Probing the local electronic structure of isovalent Bi atoms in InP
Artikel i vetenskaplig tidskrift, 2020

Cross-sectional scanning tunneling microscopy (X-STM) is used to experimentally study the influence of isovalent Bi atoms on the electronic structure of InP. We map the spatial pattern of the Bi impurity state, which originates from Bi atoms down to the sixth layer below the surface, in topographic, filled-state X-STM images on the natural {110} cleavage planes. The Bi impurity state has a highly anisotropic bowtielike structure and extends over several lattice sites. These Bi-induced charge redistributions extend along the < 110 > directions, which define the bowtielike structures we observe. Local tight-binding calculations reproduce the experimentally observed spatial structure of the Bi impurity state. In addition, the influence of the Bi atoms on the electronic structure is investigated in scanning tunneling spectroscopy measurements. These measurements show that Bi induces a resonant state in the valence band, which shifts the band edge toward higher energies. Furthermore, we show that the energetic position of the Bi-induced resonance and its influence on the onset of the valence band edge depend crucially on the position of the Bi atoms relative to the cleavage plane.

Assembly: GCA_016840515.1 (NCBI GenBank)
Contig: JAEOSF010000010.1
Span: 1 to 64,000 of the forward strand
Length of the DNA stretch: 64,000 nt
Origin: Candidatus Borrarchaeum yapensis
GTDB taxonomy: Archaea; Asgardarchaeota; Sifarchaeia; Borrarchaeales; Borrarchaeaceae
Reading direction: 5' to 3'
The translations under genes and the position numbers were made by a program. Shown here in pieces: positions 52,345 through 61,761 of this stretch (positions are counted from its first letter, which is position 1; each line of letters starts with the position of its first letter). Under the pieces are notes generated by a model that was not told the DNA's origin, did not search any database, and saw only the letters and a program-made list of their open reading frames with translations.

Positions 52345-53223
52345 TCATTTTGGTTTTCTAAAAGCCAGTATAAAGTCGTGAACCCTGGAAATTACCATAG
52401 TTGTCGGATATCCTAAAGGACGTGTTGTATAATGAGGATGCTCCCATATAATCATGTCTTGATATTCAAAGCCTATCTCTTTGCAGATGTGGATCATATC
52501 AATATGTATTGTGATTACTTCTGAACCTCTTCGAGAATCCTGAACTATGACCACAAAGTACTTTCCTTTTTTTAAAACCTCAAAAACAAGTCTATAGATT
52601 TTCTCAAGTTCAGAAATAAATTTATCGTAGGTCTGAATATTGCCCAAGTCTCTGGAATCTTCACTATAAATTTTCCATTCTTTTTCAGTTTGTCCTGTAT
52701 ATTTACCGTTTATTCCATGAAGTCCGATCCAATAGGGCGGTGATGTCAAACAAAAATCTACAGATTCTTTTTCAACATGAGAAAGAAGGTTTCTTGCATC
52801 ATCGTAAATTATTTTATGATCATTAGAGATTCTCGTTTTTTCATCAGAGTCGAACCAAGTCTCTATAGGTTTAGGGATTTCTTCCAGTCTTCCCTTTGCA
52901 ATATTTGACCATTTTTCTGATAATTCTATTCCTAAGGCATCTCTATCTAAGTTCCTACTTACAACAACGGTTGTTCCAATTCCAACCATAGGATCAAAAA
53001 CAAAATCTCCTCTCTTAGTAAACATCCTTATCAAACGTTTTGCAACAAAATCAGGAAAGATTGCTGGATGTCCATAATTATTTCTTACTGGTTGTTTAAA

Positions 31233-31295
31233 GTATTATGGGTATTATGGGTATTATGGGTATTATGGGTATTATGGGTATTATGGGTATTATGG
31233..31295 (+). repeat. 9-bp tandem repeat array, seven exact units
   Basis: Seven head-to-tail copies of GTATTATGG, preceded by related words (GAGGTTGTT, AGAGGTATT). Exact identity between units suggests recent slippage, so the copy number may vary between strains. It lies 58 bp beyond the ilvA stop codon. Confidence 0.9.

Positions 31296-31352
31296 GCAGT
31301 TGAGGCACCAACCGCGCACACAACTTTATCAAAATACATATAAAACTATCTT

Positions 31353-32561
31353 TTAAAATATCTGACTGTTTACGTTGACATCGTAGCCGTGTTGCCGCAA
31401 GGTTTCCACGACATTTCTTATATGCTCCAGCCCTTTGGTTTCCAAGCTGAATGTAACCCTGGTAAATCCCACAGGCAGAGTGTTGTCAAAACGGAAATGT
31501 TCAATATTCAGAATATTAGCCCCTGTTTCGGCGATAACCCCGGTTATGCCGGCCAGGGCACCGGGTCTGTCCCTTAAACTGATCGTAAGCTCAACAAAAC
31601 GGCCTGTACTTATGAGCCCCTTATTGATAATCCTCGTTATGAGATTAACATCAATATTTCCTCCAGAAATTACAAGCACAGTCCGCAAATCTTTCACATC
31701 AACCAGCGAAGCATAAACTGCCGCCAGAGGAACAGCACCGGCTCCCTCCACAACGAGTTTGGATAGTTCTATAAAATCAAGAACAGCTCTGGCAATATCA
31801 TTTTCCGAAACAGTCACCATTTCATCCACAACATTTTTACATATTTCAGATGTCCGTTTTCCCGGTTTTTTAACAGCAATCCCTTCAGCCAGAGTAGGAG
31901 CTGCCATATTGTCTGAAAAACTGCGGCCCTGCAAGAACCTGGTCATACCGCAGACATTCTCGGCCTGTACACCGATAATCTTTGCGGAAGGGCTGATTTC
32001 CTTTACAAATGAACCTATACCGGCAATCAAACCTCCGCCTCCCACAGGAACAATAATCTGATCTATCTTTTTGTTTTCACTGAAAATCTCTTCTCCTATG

Författare

C. M. Krammel

Technische Universiteit Eindhoven

A. R. da Cruz

Technische Universiteit Eindhoven

M. E. Flatte

Technische Universiteit Eindhoven

University of Chicago

University of Iowa

M. Roy

University Of Leicester

P. A. Maksym

University Of Leicester

L. Y. Zhang

University of Shanghai for Science and Technology

K. Wang

Chinese Academy of Sciences

Y. Y. Li

Chinese Academy of Sciences

Shu Min Wang

Chalmers, Mikroteknologi och nanovetenskap (MC2), Fotonik

P. M. Koenraad

Technische Universiteit Eindhoven

PHYSICAL REVIEW B

2469-9950 (ISSN) 2469-9969 (eISSN)

Vol. 101 2 024113

Ämneskategorier

Oorganisk kemi

Atom- och molekylfysik och optik

Den kondenserade materiens fysik

DOI

10.1103/PhysRevB.101.024113

Mer information

Senast uppdaterat

2020-07-03